Recently, I joined a small group of riders to attend BMW Motorrad’s 100th year celebration at Grotto to Gravel. Appropriately, this is a biker-friendly luxury tented camp not far from Magaliesberg, and home to a small bike museum that houses, among others, a BM R1100 S, a BMW K100 “The Flying Brick” and a 1980 BMW R100RS.
I hadn’t gone out beyond the Joburg city streets on my 2015 R1200R in a while and figured it was a good opportunity for both of us to stretch ourselves a bit. I pulled up to the meeting spot and was immediately dwarfed by the various iterations of the BMW adventure bike, the GS, and when we pulled up to the parking at the venue, this was again the dominant motorcycle. While there were other motorcycles on display, including my favourite, the R nineT racer, the only test riding facility at the event was an adventure course.
In the small WhatsApp group I have been part of for some years, everyone seems to be on an adventure motorcycle. Out of a group of ten, only three of us don’t ride adventure bikes and I think one of the guys has since bought one. And the statistics seem to reinforce this trend in my very small circle.
According to Arnold Olivier, National Director for the Association of Motorcycle Distributors (AMID), “adventure motorcycles make up 60% of the leisure road motorcycle market, and this has been relatively consistent for the past 10 years or so, varying from 53% to as much as 65%. The variations are more to do with when new models are introduced, causing spikes in particular years. So, 60% is a good average.”
From the GS and Triumph’s Tiger to Honda’s Africa Twin and KTM’s Adventure, this category of motorcycles is dominating the streets, and beyond.
I have been fascinated by this growing adventure motorcycle trend and have been trying to figure out why the bug hasn’t bitten me in the same way as it has so many of my fellow motorcycle enthusiasts. Don’t get me wrong though. I have had the pleasure of riding a BMW R1200GS, the Africa Twin and the Triumph Tiger 900, and enjoyed riding all of them. And I definitely plan to explore the category more in my quest to be proficient in all riding styles, but going on adventure rides are more of an occasion for me, rather than the norm.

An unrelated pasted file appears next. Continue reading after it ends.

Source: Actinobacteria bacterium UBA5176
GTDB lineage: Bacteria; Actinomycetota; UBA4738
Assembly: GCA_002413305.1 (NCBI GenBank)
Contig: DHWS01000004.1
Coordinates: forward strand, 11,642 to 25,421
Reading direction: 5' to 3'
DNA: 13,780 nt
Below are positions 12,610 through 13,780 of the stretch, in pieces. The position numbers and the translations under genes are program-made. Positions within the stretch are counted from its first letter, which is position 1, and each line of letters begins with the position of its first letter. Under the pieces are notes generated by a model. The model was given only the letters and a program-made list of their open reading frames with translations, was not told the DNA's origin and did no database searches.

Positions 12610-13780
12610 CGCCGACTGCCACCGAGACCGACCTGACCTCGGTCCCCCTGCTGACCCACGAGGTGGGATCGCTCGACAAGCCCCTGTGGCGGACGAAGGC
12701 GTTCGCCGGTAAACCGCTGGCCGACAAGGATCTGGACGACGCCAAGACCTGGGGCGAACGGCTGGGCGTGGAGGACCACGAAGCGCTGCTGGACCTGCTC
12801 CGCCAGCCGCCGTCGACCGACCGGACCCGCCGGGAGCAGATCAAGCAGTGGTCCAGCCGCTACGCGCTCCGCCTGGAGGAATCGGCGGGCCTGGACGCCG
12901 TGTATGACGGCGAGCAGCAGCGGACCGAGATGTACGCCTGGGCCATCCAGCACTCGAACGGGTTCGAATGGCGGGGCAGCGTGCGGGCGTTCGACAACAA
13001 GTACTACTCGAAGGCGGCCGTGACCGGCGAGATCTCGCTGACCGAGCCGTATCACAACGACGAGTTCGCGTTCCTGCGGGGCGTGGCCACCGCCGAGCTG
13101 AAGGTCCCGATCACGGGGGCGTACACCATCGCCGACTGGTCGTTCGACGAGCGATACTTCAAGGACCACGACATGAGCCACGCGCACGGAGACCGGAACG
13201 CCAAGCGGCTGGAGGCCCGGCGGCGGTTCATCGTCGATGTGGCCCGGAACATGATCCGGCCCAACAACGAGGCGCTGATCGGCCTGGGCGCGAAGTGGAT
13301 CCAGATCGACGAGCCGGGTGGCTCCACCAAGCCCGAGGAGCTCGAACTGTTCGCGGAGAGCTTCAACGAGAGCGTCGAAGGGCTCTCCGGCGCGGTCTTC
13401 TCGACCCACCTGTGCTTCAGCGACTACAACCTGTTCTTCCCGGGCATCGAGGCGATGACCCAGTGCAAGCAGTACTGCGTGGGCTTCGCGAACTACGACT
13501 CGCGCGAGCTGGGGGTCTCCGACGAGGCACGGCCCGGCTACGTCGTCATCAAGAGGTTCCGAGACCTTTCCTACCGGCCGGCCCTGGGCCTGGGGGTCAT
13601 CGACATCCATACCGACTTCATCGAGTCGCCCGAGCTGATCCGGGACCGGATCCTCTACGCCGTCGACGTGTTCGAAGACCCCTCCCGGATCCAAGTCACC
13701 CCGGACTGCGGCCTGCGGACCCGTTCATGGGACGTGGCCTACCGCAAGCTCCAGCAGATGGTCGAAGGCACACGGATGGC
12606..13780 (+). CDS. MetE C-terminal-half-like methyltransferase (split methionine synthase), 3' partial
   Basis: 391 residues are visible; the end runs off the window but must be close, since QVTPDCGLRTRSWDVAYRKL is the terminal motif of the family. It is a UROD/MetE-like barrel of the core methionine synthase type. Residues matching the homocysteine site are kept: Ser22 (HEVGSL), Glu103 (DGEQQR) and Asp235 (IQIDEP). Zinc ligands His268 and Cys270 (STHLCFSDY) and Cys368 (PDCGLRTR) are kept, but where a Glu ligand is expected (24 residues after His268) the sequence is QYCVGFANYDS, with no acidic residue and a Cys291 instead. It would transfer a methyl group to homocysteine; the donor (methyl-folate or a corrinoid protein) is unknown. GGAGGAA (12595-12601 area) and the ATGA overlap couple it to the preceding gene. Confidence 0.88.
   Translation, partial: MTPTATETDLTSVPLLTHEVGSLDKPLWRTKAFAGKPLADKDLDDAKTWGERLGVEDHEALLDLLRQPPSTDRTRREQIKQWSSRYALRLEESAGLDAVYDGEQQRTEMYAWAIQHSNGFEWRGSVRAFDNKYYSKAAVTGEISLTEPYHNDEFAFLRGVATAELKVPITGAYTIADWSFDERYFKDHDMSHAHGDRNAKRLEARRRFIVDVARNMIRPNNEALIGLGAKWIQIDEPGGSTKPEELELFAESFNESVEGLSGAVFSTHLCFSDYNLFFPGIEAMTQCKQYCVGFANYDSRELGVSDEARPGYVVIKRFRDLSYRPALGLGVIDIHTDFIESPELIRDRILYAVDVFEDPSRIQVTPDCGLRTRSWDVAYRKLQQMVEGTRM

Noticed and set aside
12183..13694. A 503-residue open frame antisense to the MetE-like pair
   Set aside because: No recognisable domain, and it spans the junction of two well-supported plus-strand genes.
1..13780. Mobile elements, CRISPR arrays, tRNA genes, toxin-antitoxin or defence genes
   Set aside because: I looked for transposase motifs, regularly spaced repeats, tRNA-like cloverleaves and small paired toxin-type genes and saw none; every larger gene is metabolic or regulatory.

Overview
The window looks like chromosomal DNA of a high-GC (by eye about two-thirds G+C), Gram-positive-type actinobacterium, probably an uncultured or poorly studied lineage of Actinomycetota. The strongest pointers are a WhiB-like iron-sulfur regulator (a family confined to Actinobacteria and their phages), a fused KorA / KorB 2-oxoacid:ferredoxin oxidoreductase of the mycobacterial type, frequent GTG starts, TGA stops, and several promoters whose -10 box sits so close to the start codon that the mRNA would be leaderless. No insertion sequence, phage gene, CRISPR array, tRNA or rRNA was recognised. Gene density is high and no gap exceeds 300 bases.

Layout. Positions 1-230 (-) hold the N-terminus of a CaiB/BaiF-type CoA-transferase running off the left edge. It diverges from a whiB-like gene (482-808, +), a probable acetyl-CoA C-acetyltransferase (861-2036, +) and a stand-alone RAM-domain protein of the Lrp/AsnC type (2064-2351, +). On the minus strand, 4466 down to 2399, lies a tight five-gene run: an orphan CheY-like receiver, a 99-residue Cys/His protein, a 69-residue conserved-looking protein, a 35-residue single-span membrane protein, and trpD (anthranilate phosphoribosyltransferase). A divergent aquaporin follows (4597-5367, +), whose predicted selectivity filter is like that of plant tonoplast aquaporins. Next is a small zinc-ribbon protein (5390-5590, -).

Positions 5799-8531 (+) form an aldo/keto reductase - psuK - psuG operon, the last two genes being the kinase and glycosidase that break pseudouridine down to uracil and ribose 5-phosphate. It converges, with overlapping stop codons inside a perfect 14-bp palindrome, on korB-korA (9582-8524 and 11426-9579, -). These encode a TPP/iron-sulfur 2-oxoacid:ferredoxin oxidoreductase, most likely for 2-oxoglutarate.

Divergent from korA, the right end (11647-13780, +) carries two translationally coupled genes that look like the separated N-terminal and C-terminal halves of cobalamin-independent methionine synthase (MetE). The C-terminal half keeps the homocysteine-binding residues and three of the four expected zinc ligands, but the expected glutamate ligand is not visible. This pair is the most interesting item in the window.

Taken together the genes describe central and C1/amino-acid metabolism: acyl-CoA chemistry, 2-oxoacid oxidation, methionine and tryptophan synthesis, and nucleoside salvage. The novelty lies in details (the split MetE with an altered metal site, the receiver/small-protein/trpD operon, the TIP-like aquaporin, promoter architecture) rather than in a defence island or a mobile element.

Talking to a friend who started on a superbike and is now firmly in the GS world, having just bought his second one, something he said was a “penny drop” moment for me. Basically, while for some it is all about the dirt and gravel — which he does enjoy to a degree — he leans towards touring, which makes the adventure motorcycle, for him, three bikes in one - comfortable on the open road, in the dirt and in the city.
What I also realised following this conversation was that what I enjoy most is the visceral, technical aspect of riding. Even on shorter distances around the city, I am constantly recalling the things learned on the various riding courses, like foot, arm and knee positions when cornering. I do find that the bigger adventure motorcycles are a lot more forgiving and allow you to zone out a bit when on longer rides.
On the ride out to Magaliesberg, while I was constantly shifting in my saddle as we navigated the bends, flipping the motorcycle left and right, concentrating on apexes and gears, my companions were sitting upright, leaning in comfortably. Their heart rates were probably much lower than mine but I wouldn’t trade that for the exhilaration I felt.
But, we weren’t riding on gravel or dirt which is where an adventure motorcycle definitely comes into its own. The last time I rode on gravel, all I ended up with was stress from trying to stay upright in the sandy patches and a broken headlight from a rock spit up by the tyre of the GS in front of me.